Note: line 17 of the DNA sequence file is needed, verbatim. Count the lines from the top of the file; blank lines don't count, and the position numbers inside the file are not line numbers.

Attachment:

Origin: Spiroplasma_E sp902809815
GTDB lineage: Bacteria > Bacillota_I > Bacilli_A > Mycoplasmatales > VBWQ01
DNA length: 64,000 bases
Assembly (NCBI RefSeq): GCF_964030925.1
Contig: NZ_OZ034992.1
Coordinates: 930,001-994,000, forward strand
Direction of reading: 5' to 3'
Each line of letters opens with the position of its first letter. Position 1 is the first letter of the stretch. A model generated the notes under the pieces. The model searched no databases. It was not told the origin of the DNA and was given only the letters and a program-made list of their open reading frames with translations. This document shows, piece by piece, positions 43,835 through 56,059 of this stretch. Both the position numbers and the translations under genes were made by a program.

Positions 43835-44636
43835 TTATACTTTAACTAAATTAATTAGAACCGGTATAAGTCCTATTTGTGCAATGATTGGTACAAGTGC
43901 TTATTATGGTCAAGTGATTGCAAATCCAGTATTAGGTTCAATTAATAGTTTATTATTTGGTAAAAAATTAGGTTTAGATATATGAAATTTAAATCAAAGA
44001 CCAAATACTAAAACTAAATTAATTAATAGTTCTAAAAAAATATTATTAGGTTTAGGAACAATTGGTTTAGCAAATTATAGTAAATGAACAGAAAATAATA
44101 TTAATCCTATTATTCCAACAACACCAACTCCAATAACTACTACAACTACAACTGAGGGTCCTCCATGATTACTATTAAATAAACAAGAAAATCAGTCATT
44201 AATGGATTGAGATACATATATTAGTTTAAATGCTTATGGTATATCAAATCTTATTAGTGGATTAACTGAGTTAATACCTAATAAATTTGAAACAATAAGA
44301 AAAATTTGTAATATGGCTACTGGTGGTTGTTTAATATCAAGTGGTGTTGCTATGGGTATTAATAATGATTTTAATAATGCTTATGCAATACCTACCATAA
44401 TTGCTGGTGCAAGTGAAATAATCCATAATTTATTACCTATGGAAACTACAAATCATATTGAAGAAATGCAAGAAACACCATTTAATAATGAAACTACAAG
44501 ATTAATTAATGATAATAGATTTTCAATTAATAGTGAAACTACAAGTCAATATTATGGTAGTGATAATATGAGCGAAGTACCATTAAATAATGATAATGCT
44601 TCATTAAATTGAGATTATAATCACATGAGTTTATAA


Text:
44501 ATTAATTAATGATAATAGATTTTCAATTAATAGTGAAACTACAAGTCAATATTATGGTAGTGATAATATGAGCGAAGTACCATTAAATAATGATAATGCT